More and more, it’s like I washed up on the beach without an identity. I crawl ashore and ask the first stranger: ‘Olá, can you please point me toward the last remaining race track?’”

Instead, I wind up at Brennan’s, that old dump on Lincoln, where big crowds turn out for turtle races every Thursday night.

Close enough. Thank you.

By the way, all bars should be Irish bars like Brennan’s. And if they can’t be Irish bars like Brennan’s, they should be down-on-their-luck tiki joints.

My ideal, of course, would be an Irish-Portuguese tiki bar, a triumph of cultures and ideals rarely seen in America anymore, which used to be a melting pot and now is just – what? — a vat, a cauldron, a pie pan, a very leaky commode?  

Yes, an Irish-Portuguese tiki bar, a sanctuary for misfits like me.

Trust me, it’d do very well.

For the holidays, please consider my book “Daditude,” full of holiday stories, including the December morn when Smartacus was born. Also, we have just re-stocked the supply of Gin & Tonic Society glasses, a beautiful weight for any holiday drink. Info:, where you can also sign up for newsletters and hiking alerts. Cheers and thanks.

18 thoughts on “The Children’s Table

  1. Sounds like you had a lively and delicious Thanksgiving at the children’s table. Catty Cakes is growing so fast, she won’t be there for long! Thanks for sharing the fun with us.

  2. Another great column, Chris. So relatable. As a kid the only reason to sit at the adults table was to hear my Aunt’s dirty jokes. As as an adult, I envied my brother in law who whooped it up at the kids table while the adults acted prim and proper while my Dad yammered way too long about politics.
    And so much fun to see you in El Segundo and share a game of pool– what a treat. Have a wonderful holiday season with your family!

  3. Wonderful to meet a fruitcake fan who will admit it in print. For many years I baked a fruitcake that made the annual top 10 favorite recipes chosen by the staff of the LA Times Food Section. With dates, dried apricots, almonds, raisins, lemon and orange zests, it’s very Californian, (plus candied cherries and pineapple). The secret ingredient is Grand Marnier. The recipe’s name is Holiday Fruitcake. It’s wonderful and deserved to be in the Top Ten.

  4. Fun to read this on Thanksgiving Day weekend. Love how you sneaked in your complaint about millennials. Are you going to share any of the recipes from that Thanksgiving feast?

    1. Thank you. No recipes to share, except maybe the bourbon smoked turkey, which is from a book called “Project Smoke.” I’ll plug the book and leave it at that. Probably a useful recipe even if you’re roasting it in the oven rather than smoking it.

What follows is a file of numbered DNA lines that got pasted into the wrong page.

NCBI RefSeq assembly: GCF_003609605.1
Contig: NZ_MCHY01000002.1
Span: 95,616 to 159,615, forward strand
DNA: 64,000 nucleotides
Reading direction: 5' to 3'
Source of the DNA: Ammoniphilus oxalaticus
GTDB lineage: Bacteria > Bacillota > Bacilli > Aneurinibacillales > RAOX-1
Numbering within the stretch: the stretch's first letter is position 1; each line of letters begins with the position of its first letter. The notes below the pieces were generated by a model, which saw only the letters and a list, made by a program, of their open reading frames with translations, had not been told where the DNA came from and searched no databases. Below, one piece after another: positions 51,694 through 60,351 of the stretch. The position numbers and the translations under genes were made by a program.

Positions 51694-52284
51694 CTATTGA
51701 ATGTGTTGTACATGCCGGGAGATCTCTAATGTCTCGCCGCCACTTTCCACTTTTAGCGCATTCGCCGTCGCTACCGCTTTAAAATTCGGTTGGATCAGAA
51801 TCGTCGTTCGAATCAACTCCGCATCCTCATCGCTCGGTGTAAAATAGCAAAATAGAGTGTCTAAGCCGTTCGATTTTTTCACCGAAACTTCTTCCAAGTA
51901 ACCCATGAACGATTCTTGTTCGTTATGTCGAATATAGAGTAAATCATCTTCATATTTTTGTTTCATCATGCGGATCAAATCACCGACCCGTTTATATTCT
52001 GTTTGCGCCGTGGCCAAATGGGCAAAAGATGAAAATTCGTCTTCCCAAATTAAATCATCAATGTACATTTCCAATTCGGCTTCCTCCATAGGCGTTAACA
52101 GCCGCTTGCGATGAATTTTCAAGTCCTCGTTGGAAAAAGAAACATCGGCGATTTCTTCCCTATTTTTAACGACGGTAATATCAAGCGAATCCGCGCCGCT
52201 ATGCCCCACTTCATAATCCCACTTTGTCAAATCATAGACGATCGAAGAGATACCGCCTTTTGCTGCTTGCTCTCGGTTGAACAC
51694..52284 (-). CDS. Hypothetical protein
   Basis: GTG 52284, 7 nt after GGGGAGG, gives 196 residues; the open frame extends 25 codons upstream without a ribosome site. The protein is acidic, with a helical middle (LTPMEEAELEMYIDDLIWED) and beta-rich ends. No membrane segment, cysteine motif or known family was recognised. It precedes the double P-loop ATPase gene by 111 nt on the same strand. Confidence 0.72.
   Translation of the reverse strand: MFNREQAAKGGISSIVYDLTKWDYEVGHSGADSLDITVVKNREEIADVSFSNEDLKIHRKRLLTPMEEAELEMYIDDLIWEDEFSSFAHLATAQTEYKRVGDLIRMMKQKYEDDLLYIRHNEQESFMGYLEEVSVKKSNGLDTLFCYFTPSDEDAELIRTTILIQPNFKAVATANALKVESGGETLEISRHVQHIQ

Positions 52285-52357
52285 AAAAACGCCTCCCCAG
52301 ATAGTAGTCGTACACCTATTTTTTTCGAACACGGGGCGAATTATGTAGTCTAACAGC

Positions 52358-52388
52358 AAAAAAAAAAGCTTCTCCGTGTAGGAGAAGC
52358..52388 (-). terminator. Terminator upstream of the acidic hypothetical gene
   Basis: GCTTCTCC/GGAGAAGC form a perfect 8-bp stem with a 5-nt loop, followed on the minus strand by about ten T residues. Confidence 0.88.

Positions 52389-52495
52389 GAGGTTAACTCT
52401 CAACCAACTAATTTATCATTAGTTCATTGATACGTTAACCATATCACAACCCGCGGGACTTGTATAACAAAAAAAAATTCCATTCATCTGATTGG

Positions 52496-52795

5. This family food holiday is well served by this perfectly intimate narrative. I liked that the grandfather let’s it all go so the cook can eat first (always), vows to not kvetch and be appropriately thankful, and then does exactly the former while rumbling out the latter. This kind of male recursion has always felt human and right to me: nobility and yearning in one big bite on a day that raises eating to the level of high art, consumption as creativity having such appetitive resonance on this day of culinary hosannas. After today’s hardscrabble scramble over Black Friday’s vast greedily chaotic material landscape, we now head to the lights, noise, song, and contrasting lovely solemnity of Christmas, and the dark nadir of the Winter solstice. At least many of us are warm, well fed, and well lit, when so many are not. Now THAT is a reason to be thankful.

  6. I’ve been the invisible grandma for eight years now. I’d forgotten how to eat while holding a baby, until my youngest baby produced our beautiful granddaughter. She has now gifted us with three wonderful grandchildren, all while working full time as a post op nurse.
    The trick is to start feeding the baby whatever you’re eating. It will, of course, be wrong (even though it’s what the grandchild’s parent ate) and Mom will come retrieve said grandchild ASAP, so you can’t violate their baby mouth with mashed potatoes or some other atrocity. Then you’re free to be forgotten when the espresso martinis are passed out.
    Don’t get me wrong. I love being Grandma more than any job I’ve ever held, but you DO learn the tricks of the trade.
    Happy Thanksgiving! You’ve given me some wonderful chuckles.

  7. Highly recommend reading Truman Capote’s A Christmas Memory while enjoying your fruit cake, maybe in front of the fire with a little spiced eggnog! And it’s a story you can read to Catty Cakes in a few years. Happy Holidays!

  8. Chris, your column is always like the cherry on top. Thank you for your vision that is always our best chuckle, under breath, or outloud!

  9. From one fruitcake lover to another – Happy Thanksgiving my friend! If you haven’t yet checked out “The Fruitcake Connection” song I wrote and played on YouTube, do. I think that Catty Cakes would enjoy it… 🙂

    1. I think my fruitcake ode began with something you said about it, Pete. I just picked up the ball and and ran with it, since I feel the same way. Will check out the song.

  10. I collect cranberry recipes. Please post. And gog “Trappist Abbey fruitcakes” . They are just 1 lb and quite delicious.

  11. Oh Chris, I try so hard not to have a “children’s” table. I realized that the round table of eight would be that and I put myself at the head of it. Opened the seating up and two mid-aged kids hopped on. So we had four grown-ups and four kids. The 16 month old baby was with us in a high chair, tossing food about as she is wont to do. Thanksgiving!!!